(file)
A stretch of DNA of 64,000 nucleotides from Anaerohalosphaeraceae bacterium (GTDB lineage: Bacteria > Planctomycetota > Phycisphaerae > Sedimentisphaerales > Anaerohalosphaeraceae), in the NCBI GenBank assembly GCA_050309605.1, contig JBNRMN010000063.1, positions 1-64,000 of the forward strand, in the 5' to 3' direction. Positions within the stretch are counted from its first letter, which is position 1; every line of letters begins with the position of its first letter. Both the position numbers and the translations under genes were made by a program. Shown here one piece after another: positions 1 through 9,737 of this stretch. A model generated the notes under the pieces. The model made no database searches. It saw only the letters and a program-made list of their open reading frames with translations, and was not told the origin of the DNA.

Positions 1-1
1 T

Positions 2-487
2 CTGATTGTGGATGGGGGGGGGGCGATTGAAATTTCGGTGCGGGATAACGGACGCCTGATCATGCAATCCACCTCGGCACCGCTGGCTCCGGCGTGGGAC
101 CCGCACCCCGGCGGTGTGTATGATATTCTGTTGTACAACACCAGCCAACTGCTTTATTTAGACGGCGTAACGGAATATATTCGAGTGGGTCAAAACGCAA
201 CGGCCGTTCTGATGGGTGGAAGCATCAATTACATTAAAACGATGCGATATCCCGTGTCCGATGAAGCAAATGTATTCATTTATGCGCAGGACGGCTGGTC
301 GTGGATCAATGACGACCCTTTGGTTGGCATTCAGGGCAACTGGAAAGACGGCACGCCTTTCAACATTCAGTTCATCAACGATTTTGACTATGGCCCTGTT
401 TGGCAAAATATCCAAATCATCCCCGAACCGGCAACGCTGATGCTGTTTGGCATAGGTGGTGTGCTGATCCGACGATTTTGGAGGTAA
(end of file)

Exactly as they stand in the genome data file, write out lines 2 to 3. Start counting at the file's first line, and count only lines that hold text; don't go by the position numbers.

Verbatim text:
Positions 1-1
1 T